UK Government Revises Zero Emission Vehicle (ZEV) Mandate

Written on the 16th October, 2023

Following the UK Prime Minister’s delay in banning the sale of new petrol and diesel cars and vans until 2035, the UK Government has revised its Zero Emission Vehicle (ZEV) Mandate. The ZEV Mandate stipulates the number of new Zero Emission Vehicles that must be sold as a percentage of overall new car and van sales. The Zero Emission Vehicle (ZEV) Mandate is a government policy that requires car and van manufacturers to sell a certain percentage of electric vehicles each year. Its goal is to reduce the number of internal combustion engine (ICE) cars on the road in order to reduce greenhouse gas emissions (GHG) from transport and help fight climate change.

It was expected that the Mandate would give figures for every year until the banning of the sale of new petrol and diesel cars.  However, the UK Government has only give three figures.  In 2024,  22% of new cars, and 10% of new vans sold in 2024 should be electric vehicles.  This was the figure originally proposed and it remains in place.

The next figure given by the UK Government is for 2030 and the revised figure for cars is 80% of all new cars should be ZEV.

The Zero Emission Vehicle (ZEV) Mandate requires car manufacturers to sell a certain percentage of electric vehicles each year. Its goal is to reduce the number of internal combustion engine (ICE) cars on the road in order to reduce greenhouse gas emissions (GHG) from transport.

The ZEV Mandate has been introduced in a number of countries including China and some member States of the European Union.  Its introduction in the United States of America is a state responsibility and Mandates have been introduced into a number of States including California.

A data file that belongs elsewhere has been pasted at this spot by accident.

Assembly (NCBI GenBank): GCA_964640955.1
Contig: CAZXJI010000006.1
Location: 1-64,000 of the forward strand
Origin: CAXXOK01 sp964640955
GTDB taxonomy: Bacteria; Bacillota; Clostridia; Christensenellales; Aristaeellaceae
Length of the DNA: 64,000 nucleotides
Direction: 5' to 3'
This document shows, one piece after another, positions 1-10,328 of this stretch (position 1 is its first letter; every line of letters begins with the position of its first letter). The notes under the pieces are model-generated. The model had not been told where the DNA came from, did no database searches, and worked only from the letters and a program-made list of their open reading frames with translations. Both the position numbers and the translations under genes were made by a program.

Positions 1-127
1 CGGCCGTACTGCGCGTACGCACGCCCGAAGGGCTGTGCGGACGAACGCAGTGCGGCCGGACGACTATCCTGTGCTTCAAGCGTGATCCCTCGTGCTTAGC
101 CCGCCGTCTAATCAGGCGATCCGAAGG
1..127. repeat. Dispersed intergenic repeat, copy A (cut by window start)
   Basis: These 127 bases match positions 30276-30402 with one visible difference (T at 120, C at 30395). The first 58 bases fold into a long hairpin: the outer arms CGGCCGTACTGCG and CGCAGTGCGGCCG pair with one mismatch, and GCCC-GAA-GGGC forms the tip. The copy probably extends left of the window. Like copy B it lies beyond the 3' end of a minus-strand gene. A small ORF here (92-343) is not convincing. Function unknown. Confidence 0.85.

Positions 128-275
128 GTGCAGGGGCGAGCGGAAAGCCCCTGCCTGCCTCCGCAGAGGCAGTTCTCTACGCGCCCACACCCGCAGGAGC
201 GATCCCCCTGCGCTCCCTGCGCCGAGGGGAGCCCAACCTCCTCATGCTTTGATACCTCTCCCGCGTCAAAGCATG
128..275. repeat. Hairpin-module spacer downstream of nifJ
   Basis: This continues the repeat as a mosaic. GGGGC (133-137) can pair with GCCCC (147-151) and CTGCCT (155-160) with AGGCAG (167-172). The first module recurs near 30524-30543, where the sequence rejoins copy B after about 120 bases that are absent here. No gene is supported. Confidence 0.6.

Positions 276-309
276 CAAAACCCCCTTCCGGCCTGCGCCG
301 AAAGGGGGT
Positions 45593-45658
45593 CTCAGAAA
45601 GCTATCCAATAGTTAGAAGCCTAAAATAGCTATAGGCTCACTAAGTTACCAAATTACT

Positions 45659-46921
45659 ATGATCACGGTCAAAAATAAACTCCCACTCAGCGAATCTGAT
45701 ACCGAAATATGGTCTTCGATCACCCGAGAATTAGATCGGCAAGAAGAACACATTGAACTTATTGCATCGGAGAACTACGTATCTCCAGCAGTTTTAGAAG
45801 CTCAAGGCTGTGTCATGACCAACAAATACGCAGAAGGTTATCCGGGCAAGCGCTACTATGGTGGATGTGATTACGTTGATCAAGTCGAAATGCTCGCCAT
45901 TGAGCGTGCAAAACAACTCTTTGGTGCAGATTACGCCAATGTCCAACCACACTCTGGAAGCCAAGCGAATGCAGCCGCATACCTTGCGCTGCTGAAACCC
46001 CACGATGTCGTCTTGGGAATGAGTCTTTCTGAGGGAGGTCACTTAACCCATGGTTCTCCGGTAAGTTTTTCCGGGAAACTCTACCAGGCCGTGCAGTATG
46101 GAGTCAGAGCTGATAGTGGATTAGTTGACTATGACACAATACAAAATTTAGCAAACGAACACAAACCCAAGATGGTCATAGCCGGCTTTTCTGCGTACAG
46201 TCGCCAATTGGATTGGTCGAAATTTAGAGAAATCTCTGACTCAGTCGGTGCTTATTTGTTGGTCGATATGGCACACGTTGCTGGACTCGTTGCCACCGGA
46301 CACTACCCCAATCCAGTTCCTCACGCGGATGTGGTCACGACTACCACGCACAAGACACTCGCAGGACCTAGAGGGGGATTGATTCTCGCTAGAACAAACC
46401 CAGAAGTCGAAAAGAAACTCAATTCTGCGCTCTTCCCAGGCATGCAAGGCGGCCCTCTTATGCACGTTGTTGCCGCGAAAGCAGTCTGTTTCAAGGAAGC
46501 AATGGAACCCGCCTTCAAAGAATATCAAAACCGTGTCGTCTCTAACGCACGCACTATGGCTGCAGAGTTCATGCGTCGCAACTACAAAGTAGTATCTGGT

The ZEV Mandate is based around the following measures:

  • The percentage of ZEVs sold each year will increase until 100% ZEV cars and vans are sold in 2035.
  • Car manufacturers will have ZEV sales converted into certificates and be required to hold a certain number of certificates at the end of each year.
  • Manufacturers who fail to hit their target will either have to ‘trade certificates’ with other manufacturers or will be fined around £15,000 per vehicle.

The UK Government’s intention was to gain the approval of Parliament for the ZEV Mandate.  There were some concerns that this vote could be problematic and this could be one of the reasons for the delay.  There was much consternation in the motor industry about the delay in the banning of petrol and diesel cars and some manufacturers such as Nissan have decided to press ahead with the sale of electric cars only in Europe by 2030.

The UK Mandate will become law in 2024 and Mike Hawes, the Chief Executive of the Society of Motor Manufacturers and Traders, welcomed the clarity but noted that it was only 100 days before the Mandate came into force.

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